|Print of the whole negative|
When it come to cropping your prints there are two schools of thought. Those that believe that once the view has been carefully framed in the camera, you should print the whole negative and in some cases include the rebate as well to prove it. The alternative view is that each image is unique and should be judged as such irrespective of its format.
My stance tends to follow the latter view or what best emphasis the composition whole frame or part of. It does not always follow that what your pre visualized view at the time translates to the baseboard when it comes to printing.
It is important to consider how you're going to frame the image at the beginning of the
printing process. The start of which is the contact
print once produced time should be taken to consider what is best for
each picture. In some cases it is an automatic decision how the
picture is going to look. In others it is not quite so clear as to
what is right. In these situations it maybe better to print the whole
negative and use a crop tool to ensure what framing brings the best
out of the image.
|Cropped for impact|
Setting hard and fast rules when it comes to producing your pictures will prove detrimental in conveying the vision. It is better to keep an open mind and be bold in the way you frame your pictures. Sometimes it is good to seek other peoples opinions they may offer an idea that you have not considered, but remember these are suggestions that should not be followed blindly. You should only do what others indicate if you truly believe that it is the best for the composition and coincides with your vision for the picture.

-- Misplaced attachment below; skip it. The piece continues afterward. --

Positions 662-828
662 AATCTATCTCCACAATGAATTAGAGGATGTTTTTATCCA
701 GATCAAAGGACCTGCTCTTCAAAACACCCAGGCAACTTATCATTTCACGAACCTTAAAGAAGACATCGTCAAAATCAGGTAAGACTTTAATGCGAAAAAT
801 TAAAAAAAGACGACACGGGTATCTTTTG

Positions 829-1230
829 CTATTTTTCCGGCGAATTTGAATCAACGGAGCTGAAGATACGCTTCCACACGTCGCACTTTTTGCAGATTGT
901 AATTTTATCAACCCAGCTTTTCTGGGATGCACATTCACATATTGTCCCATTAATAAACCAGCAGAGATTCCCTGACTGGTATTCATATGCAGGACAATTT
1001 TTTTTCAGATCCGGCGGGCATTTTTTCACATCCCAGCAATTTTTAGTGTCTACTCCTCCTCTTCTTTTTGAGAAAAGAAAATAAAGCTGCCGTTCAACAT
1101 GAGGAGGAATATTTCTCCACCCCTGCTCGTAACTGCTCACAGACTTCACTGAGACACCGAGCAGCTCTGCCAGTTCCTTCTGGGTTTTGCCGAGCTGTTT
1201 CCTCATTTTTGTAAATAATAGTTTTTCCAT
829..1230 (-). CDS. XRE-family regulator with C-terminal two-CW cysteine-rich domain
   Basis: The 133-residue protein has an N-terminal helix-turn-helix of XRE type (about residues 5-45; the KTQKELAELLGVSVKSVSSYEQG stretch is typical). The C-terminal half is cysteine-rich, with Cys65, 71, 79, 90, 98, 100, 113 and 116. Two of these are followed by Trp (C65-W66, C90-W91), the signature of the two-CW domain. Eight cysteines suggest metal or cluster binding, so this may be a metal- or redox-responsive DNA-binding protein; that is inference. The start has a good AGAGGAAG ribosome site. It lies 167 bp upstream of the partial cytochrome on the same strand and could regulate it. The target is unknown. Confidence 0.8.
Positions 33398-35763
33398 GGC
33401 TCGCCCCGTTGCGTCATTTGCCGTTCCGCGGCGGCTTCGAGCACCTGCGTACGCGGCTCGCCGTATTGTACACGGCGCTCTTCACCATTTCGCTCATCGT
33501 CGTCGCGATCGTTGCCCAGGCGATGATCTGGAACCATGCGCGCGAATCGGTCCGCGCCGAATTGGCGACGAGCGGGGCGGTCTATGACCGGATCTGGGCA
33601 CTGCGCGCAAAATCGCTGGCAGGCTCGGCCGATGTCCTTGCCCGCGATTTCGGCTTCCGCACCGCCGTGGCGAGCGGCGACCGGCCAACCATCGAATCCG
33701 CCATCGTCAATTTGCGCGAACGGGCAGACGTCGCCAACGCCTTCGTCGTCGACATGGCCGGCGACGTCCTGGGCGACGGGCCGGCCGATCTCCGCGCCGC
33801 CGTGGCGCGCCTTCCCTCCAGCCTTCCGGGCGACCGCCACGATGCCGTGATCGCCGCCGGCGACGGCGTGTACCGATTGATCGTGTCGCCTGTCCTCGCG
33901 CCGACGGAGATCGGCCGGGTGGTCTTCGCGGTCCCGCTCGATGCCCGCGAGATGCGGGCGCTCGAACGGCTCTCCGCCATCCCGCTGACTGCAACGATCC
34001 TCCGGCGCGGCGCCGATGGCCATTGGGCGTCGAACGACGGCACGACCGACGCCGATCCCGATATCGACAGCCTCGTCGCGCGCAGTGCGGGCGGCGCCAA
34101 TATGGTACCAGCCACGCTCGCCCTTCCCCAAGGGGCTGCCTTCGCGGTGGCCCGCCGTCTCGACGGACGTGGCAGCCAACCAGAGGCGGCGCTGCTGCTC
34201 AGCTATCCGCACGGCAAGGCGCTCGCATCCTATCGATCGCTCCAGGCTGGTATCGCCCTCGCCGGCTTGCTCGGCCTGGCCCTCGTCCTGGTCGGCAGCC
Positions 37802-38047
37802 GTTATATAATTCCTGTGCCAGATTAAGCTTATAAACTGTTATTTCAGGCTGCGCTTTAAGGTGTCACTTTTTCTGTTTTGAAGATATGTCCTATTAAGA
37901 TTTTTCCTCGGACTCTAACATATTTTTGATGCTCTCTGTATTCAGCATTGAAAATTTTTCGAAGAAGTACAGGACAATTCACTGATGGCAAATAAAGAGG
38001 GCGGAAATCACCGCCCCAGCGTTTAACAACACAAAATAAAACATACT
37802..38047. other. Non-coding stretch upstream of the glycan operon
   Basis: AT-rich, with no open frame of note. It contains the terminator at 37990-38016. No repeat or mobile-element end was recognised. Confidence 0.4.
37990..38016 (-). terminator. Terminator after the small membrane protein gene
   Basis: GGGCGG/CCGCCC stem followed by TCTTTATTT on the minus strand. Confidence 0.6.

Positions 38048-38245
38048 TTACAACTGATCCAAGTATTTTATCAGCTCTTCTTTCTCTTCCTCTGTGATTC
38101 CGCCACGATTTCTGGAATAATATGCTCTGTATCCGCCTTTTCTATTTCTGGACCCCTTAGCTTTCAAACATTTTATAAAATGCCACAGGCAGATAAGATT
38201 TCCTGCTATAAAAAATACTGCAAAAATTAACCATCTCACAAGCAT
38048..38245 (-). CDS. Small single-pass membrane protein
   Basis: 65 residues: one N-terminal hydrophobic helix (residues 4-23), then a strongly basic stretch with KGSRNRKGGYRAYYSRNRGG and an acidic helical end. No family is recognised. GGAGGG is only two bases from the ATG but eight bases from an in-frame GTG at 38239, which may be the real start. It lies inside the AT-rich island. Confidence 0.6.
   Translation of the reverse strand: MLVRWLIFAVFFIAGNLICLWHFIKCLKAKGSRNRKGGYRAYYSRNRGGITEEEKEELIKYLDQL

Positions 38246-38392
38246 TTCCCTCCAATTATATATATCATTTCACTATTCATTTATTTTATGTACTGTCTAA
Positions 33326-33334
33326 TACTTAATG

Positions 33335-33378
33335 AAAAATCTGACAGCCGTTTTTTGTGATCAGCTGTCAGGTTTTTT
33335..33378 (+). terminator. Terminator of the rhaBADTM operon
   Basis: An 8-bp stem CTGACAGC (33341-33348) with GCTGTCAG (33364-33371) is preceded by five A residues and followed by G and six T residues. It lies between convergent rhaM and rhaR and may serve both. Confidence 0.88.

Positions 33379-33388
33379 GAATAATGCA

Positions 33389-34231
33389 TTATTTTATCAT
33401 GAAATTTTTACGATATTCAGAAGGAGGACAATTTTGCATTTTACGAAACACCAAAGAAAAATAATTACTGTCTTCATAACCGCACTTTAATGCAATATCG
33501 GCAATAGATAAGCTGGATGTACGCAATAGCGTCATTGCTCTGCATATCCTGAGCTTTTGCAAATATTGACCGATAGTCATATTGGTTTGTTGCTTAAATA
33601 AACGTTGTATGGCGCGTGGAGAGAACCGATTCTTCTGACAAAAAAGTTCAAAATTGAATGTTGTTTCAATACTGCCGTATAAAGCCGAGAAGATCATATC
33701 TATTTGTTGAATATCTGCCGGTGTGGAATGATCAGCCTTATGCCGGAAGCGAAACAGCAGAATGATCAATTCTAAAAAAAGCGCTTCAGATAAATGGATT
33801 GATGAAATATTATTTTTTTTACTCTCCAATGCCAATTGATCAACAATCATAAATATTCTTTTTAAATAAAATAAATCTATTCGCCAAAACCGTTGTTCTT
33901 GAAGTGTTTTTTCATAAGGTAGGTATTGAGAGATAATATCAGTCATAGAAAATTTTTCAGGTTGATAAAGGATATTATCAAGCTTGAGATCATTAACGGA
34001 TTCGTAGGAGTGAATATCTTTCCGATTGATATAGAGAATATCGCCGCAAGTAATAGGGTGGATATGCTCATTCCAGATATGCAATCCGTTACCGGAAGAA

|landscape crop to draw the|
eye to what the crowd is
I crop photo's for a number of reasons some listed below:
- To remove unwanted items from the picture that sometimes get missed in the making process from around the edges.
- To correct a bad holding angel.
- To remove processing faults, dust hair etc.
- To change the balance and or emphasis of elements in the picture.
- To change the format of the picture.
- To remove dead areas from pictures tightening the composition.
- To create a better sense of intimacy.
- To improve composition.
- To tell a different story. If you are doing this then you should give serious consideration to the facts of the situation before changing the emphasis especially from a photojournalists perspective.
You can use a crop tool which was mentioned earlier. It can help to improve how you compose images at the making stage. It is a way of training your eye.
|Crop tool made from|
They are simple to make as described below:
You can make a crop tool out of two bits of cardboard it needs to be 50 to 75mm (2” to 3”) wide and 500 x 400mm (20” x 16”) long or bigger than the largest print you are likely to make. If you do not want to make it completely from scratch then you can use a pre cut mount frame cut to make two L shapes. This allows the framing of the picture to be infinite.
This simple idea allows you to try out those more radical ideas along with the more prosaic to see if they work. It may surprise you in the process.